Your White Paint Questions Answered

Recently, we shared our favorite white paints and divided them into categories: crisp, soft, and warm (which makes it sound like we're talking about cookies) to help make your decision process easier. 

We received quite a few comments and emails about how to use those white paints, so today we are answering your questions! Below is a roundup of the FAQs we receive regarding white paint:

All of your white paint questions answered! || Studio McGee

How do I pick from the favorites? 

If you tend to like a more clean/modern aesthetic, start with the crisp/soft whites. If you lean a bit more traditional, try the soft/warm whites. 

The best advice I can give is to TRY IT OUT! This is what we do for every single project. We paint large swatches on card stock and and hold them up to different walls in different lights. Then we leave them up for awhile to test different times of day. 

I have dark wood trim and want to paint the walls do I choose?

I would recommend staying with a crisp or soft white to give a nice, clean contrast. Stay away from the warm whites against the warm trim - it will look "muddy" and have a dated appearance. 

What sheens do you use? Is it the same color for walls, ceiling, cabinets and baseboard?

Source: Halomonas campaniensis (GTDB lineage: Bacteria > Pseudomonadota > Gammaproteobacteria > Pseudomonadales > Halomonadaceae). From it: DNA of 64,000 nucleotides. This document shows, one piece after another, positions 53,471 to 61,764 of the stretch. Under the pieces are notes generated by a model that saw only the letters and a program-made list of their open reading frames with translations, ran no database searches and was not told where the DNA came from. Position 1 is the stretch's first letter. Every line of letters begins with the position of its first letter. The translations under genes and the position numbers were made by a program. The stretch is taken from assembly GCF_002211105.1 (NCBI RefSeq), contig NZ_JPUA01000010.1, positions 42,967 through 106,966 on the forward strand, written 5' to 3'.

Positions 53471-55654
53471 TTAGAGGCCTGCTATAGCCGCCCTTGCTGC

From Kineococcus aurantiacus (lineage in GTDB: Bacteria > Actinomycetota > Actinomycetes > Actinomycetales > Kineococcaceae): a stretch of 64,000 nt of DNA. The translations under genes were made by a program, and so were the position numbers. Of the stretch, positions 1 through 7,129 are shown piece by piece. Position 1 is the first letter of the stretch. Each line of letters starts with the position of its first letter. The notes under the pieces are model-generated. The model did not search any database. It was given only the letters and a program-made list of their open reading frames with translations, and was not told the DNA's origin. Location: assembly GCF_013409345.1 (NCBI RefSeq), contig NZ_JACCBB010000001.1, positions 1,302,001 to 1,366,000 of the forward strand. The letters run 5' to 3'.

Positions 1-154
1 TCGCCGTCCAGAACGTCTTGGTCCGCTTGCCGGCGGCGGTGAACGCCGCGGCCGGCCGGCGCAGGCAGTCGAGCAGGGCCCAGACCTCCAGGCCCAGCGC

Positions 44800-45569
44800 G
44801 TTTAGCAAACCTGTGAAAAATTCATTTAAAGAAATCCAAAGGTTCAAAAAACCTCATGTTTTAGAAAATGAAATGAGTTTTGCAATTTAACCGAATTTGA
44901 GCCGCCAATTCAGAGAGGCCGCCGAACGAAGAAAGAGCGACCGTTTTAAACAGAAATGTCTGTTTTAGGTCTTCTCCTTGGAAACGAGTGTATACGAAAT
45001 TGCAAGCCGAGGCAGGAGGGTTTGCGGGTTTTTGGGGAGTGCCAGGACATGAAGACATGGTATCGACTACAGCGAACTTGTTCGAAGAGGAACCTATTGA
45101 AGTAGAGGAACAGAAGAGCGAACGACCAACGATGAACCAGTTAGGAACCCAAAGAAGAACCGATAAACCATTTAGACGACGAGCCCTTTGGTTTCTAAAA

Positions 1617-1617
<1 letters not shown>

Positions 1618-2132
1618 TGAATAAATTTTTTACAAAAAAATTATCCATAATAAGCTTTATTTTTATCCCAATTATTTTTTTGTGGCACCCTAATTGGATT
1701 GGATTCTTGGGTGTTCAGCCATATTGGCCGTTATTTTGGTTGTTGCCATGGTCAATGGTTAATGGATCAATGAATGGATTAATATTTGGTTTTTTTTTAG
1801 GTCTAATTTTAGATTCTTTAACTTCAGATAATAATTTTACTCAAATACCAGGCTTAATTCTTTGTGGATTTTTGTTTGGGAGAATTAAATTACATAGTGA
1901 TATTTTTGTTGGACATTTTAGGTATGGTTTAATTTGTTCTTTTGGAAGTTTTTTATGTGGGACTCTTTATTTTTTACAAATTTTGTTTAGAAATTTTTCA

Walls - Flat or eggshell. The eggshell sheen is generally our go-to for families since it is easier to wipe clean, but doesn't look shiny.

 Ceiling - Flat

Baseboard - Satin or semi-gloss depending on how traditional or formal the client's style is. I love a subtle sheen difference between the baseboard and walls.

Cabinets - We typically always use a satin finish.

My house gets northern exposure, which white should I use?

North facing light is gray, so it will magnify cool tones. I would try a warm white. 

Should the cabinets and walls be the same color?

Generally when we do the white cabinets/white walls look, we use the same color on the walls and cabinets. However, if you'd like a slight contrast, I would go with a crisper white on the cabinets and a warmer white on the walls. The other way around usually makes the cabinets appear yellow.

My room doesn't get much light, which white should I use?

When doesn't receive much light, it will appear gray-ish regardless of the white used. However, if you're dying to use white in the space, I would go with something from the warm whites category.

The white in our house currently turns a weird hue during certain types of the day, what kind of undertone should I use? 

I have no idea until I try something! I would paint several swatches (from each category) and leave them on the wall and peek in at different times a day for about a week. Testing at only one time a day is not enough!

You can see the full roundup here